Sell it all! Amid election anxiety, financial advisers calm jittery investors

There’s another topic being discussed lately when financial advisers meet with their clients: politics.
There’s another topic being discussed lately when financial advisers meet with their clients: politics.Shutterstock/bikeriderlondon

In his 23 years as a financial adviser, Greg Munroe has made it a rule not to talk politics with his clients.

Lately, however, that’s the main thing they’ve wanted to discuss.

“They’re saying, ‘Listen, this election has got me concerned. What do you think? How might this affect my investments? Should I make changes based on the election?’ ” said Munroe, president of Munroe Morrow Wealth Management in Boston.

“I’ve had a couple extreme cases where clients say they want to move all their money out of stocks, and I’ve talked them out of doing that,” he said. “And these are very smart, thoughtful people, but they’re very concerned. I’ve never had clients ask about this more.”


Should I liquidate all my equities? Should I move my money into cash or gold? Should I hold off on making any new investments until the fallout from the presidential race is known?

These are the types of nervous questions Munroe and countless other financial advisers have been fielding in recent months, and especially recent weeks, as the tumultuous presidential campaign wreaked psychological havoc on average investors, who worried its outcome could harm their finances.

“There’s a very high level of anxiety out there that certainly is translating to people’s attitudes about investing and their portfolios,” said Brad McMillan, chief investment officer at Commonwealth Financial Network, an independent broker/dealer in Waltham. Like Munroe, “I’ve had clients ask if they should get out of the market entirely,” he added.

For most investors, the perception was that a Donald Trump victory would be much worse for the markets than a win by Hillary Clinton, due to uncertainty over how he would govern and what his administration’s policies would be, according to numerous financial advisers.

But other investors felt a Clinton win would be viewed as “an illegitimate election, so the legitimacy of her presidency would be in question,” potentially having a negative market impact, McMillan said.


That means financial advisers have been doing a lot of hand-holding lately, reminding clients of market fundamentals and urging them not to do anything rash.

To ease client concerns, the Plymouth financial planning firm SHP Financial created a webinar that puts this year’s election in historic context. It found that 14 of the past 16 election years ended positively for the markets; the two that didn’t were 2008 (the recession) and 2000 (the dot-com crash).

“That being said, we’re still getting phone calls,” said SHP founding partner Matthew Peck. “One or two clients have said, ‘Look, I’d like to cash out for the time being,’ but that’s been a very, very small minority. A lot of people just need reassuring. It’s keep calm and carry on.”

Similarly, Robert Rice, a partner at Harvest Wealth Management in Needham, recently sent a group e-mail to his clients warning that some short-term volatility was to be expected, no matter who won. As a result, he cautioned, “the most damaging thing you can do to your portfolio is overreact.”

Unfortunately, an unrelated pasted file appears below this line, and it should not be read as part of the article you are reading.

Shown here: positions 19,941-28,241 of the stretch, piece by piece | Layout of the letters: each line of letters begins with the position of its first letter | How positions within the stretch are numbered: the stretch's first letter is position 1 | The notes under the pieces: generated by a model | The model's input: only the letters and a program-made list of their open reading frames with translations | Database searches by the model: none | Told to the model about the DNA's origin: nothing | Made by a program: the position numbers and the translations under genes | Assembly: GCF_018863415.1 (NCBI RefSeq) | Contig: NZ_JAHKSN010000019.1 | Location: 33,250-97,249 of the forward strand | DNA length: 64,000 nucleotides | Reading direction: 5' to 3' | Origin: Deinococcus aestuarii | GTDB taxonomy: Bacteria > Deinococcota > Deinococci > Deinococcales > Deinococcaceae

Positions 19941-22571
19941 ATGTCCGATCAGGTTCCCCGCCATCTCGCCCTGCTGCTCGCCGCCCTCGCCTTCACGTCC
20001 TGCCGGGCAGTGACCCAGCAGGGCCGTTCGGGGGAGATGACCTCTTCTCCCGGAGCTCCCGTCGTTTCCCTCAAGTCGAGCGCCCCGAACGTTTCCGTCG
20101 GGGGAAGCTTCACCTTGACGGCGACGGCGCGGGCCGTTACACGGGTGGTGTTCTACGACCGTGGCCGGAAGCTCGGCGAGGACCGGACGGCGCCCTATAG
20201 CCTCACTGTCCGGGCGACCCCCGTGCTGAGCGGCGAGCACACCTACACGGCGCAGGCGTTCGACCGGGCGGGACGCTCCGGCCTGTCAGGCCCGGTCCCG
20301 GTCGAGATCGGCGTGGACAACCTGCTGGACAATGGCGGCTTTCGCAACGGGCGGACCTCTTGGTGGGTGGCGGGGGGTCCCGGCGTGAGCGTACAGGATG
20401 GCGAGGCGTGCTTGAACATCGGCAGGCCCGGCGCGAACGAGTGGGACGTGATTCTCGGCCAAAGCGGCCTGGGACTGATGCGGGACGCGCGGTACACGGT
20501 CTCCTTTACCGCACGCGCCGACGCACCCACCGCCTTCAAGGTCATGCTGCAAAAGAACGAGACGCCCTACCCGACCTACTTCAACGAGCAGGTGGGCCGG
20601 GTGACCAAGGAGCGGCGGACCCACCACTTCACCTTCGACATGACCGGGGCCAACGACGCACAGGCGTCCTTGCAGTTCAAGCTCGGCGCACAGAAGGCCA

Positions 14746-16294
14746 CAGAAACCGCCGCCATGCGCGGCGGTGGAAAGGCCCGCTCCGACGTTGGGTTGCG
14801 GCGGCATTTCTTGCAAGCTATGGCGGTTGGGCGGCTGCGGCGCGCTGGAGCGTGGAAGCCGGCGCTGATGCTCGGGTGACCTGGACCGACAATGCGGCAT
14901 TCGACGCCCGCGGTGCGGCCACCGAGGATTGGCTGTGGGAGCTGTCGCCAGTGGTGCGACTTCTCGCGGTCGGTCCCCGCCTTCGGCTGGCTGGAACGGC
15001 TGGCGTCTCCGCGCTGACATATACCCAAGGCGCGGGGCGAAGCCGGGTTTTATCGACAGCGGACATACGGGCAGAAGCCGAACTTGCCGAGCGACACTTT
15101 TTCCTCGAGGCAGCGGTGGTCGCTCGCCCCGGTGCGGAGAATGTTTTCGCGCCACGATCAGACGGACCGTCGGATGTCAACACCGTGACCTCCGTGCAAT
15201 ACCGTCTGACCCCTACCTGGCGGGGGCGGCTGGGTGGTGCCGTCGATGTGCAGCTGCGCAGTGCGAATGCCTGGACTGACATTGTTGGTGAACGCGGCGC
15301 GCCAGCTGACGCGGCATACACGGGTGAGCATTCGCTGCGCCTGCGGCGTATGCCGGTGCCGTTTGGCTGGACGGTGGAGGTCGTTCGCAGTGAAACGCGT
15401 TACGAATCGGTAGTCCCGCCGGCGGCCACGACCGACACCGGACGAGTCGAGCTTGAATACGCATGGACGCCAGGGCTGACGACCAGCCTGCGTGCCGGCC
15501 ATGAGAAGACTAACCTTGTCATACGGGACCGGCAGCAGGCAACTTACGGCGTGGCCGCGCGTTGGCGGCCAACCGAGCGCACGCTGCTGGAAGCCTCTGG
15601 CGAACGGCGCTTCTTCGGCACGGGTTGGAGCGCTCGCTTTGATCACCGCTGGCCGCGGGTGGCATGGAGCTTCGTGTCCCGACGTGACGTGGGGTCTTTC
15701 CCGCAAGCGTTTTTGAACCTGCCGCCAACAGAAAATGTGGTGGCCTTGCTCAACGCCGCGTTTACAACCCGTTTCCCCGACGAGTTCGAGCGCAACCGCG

Rice and other advisers say even throughout this wildly unpredictable election, the usual investing rules have applied: Market timing is impossible, and if you have short-term income needs, those assets should be in safe investments such as cash or cash equivalents.

Clients should also have an investing strategy that doesn’t fluctuate with market uncertainty.


“To change your investment portfolio because of an election is a very foolish thing to do,” Munroe said.

“An election is a one-off event, and in the totality of a global economy to change your portfolio in the short run over a political event is something most advisers would never advise.”

Munroe’s advice to clients who wanted to liquidate their entire portfolios was a compromise: Shift 10 percent from stocks to bonds, because “history is littered with people trying to time the market based on political events or other events,” he said, “when at the end of the day what drives where the stock market goes is fundamentals.”

So far, several advisers say, most clients seem not to be acting on their anxieties.

A recent nationwide poll by Fidelity Investments found that three-quarters of those surveyed believed the stock market could be affected by which political party controls the government. Yet only 15 percent have made or plan to make changes to their portfolios because of the election.

The majority plan to stay the course, which is the standard recommendation of Fidelity and other financial firms. They note that elections historically have little lasting impact on market performance. More powerful drivers are interest rates, corporate earnings, and overall economic growth.

“If you’re worried about any one issue — the presidential election, Brexit, the China market downturn — that’s a great wake-up call for people to rebalance their portfolio,” said John Sweeney, Fidelity’s executive vice president of retirement and investing strategies. “But that has to be due to a better reason than short-term news headlines.”


If jittery investors do bail out of the market, advisers say, they should also have a strategy for when they plan to get back in.

“Getting out of the market is the easy part; getting back in is the tougher part,” McMillan said. “That has to be a two-part decision: How and why am I going to get out, and how and when am I going to get back in? And you shouldn’t make the first decision without having made the second.”

Sacha Pfeiffer can be reached at pfeiffer@globe.com. Follow her on Twitter @SachaPfeiffer.